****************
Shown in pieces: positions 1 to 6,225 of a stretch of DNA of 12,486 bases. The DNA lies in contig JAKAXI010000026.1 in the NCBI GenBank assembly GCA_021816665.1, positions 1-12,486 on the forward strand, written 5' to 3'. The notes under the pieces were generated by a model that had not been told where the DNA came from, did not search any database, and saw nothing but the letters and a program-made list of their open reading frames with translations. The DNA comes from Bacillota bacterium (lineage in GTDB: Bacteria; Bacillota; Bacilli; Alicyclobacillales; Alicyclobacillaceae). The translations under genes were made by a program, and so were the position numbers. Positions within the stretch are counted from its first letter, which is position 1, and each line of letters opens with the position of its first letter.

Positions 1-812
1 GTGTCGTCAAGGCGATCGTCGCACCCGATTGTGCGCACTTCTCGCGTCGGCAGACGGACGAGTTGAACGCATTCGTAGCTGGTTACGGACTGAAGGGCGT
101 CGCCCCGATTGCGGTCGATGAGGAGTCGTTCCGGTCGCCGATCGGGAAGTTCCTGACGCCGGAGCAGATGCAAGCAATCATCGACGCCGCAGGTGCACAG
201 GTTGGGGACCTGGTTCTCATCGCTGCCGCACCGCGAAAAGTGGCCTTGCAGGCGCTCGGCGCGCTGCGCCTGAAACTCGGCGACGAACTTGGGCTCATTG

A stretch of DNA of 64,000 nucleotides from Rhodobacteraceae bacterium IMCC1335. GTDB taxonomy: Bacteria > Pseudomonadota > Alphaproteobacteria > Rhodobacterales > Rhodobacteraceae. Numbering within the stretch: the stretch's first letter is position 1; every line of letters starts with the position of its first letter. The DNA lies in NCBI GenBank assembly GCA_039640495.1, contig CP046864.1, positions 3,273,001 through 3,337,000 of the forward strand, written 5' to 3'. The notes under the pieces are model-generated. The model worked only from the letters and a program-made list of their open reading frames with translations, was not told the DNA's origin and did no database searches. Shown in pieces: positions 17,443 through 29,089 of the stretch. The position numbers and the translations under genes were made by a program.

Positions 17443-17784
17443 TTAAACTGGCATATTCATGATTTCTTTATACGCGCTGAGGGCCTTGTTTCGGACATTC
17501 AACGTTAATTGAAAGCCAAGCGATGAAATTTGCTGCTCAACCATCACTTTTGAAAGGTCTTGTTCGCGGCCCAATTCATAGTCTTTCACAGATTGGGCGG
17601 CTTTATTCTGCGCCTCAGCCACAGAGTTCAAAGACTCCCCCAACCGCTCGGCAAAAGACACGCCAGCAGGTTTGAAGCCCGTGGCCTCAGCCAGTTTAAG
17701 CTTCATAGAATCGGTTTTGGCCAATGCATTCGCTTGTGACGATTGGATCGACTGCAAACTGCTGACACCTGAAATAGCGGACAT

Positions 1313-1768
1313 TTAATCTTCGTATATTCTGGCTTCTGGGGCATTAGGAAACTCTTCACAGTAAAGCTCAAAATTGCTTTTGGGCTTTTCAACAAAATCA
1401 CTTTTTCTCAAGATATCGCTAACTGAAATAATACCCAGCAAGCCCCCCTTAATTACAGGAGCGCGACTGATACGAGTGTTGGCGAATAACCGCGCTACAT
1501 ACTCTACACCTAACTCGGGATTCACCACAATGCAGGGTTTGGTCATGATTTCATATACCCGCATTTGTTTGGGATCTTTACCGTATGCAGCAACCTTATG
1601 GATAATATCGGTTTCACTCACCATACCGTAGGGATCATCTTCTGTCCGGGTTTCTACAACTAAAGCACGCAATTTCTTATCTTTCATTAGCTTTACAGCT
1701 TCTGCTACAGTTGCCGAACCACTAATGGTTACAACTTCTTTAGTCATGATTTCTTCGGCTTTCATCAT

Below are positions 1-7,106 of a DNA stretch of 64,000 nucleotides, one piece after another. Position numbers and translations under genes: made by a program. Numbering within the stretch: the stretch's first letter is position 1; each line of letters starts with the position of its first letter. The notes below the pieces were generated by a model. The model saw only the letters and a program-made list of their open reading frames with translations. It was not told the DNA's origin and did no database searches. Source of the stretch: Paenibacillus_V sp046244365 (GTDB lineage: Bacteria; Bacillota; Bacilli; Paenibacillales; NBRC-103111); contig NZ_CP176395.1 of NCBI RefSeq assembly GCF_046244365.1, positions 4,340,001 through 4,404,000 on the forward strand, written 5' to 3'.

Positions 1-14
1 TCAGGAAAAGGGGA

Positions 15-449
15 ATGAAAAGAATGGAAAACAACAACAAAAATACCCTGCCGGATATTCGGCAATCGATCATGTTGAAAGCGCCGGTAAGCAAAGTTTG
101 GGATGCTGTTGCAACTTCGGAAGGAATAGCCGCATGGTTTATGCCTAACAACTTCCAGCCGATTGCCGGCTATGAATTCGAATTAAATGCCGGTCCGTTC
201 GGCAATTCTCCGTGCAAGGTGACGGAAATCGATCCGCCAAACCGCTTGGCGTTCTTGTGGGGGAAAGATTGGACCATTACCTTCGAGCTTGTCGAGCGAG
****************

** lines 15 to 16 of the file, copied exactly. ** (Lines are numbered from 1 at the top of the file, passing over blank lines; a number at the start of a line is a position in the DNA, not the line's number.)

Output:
1501 ACTCTACACCTAACTCGGGATTCACCACAATGCAGGGTTTGGTCATGATTTCATATACCCGCATTTGTTTGGGATCTTTACCGTATGCAGCAACCTTATG
1601 GATAATATCGGTTTCACTCACCATACCGTAGGGATCATCTTCTGTCCGGGTTTCTACAACTAAAGCACGCAATTTCTTATCTTTCATTAGCTTTACAGCT